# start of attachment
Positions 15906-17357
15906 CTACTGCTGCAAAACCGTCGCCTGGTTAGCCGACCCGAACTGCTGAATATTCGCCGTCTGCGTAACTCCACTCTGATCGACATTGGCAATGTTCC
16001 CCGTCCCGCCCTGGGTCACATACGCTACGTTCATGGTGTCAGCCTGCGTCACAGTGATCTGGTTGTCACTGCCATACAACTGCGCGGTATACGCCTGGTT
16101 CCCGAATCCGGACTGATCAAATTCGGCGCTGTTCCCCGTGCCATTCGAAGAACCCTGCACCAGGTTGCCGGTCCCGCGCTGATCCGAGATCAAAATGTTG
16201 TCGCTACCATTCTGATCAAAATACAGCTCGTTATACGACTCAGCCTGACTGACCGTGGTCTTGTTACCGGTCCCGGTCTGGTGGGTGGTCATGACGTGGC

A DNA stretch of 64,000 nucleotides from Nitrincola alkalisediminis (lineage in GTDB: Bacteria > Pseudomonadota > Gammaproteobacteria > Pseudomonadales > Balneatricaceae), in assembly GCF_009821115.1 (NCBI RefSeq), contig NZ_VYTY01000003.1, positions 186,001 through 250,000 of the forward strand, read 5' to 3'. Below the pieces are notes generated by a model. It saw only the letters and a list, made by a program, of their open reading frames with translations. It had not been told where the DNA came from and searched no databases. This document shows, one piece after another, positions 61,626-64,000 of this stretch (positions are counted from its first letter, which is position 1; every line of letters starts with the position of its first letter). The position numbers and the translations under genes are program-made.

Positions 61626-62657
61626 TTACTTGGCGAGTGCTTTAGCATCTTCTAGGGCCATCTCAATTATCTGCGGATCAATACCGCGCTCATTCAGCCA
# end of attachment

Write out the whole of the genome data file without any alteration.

Positions 15906-17357
15906 CTACTGCTGCAAAACCGTCGCCTGGTTAGCCGACCCGAACTGCTGAATATTCGCCGTCTGCGTAACTCCACTCTGATCGACATTGGCAATGTTCC
16001 CCGTCCCGCCCTGGGTCACATACGCTACGTTCATGGTGTCAGCCTGCGTCACAGTGATCTGGTTGTCACTGCCATACAACTGCGCGGTATACGCCTGGTT
16101 CCCGAATCCGGACTGATCAAATTCGGCGCTGTTCCCCGTGCCATTCGAAGAACCCTGCACCAGGTTGCCGGTCCCGCGCTGATCCGAGATCAAAATGTTG
16201 TCGCTACCATTCTGATCAAAATACAGCTCGTTATACGACTCAGCCTGACTGACCGTGGTCTTGTTACCGGTCCCGGTCTGGTGGGTGGTCATGACGTGGC

A DNA stretch of 64,000 nucleotides from Nitrincola alkalisediminis (lineage in GTDB: Bacteria > Pseudomonadota > Gammaproteobacteria > Pseudomonadales > Balneatricaceae), in assembly GCF_009821115.1 (NCBI RefSeq), contig NZ_VYTY01000003.1, positions 186,001 through 250,000 of the forward strand, read 5' to 3'. Below the pieces are notes generated by a model. It saw only the letters and a list, made by a program, of their open reading frames with translations. It had not been told where the DNA came from and searched no databases. This document shows, one piece after another, positions 61,626-64,000 of this stretch (positions are counted from its first letter, which is position 1; every line of letters starts with the position of its first letter). The position numbers and the translations under genes are program-made.

Positions 61626-62657
61626 TTACTTGGCGAGTGCTTTAGCATCTTCTAGGGCCATCTCAATTATCTGCGGATCAATACCGCGCTCATTCAGCCA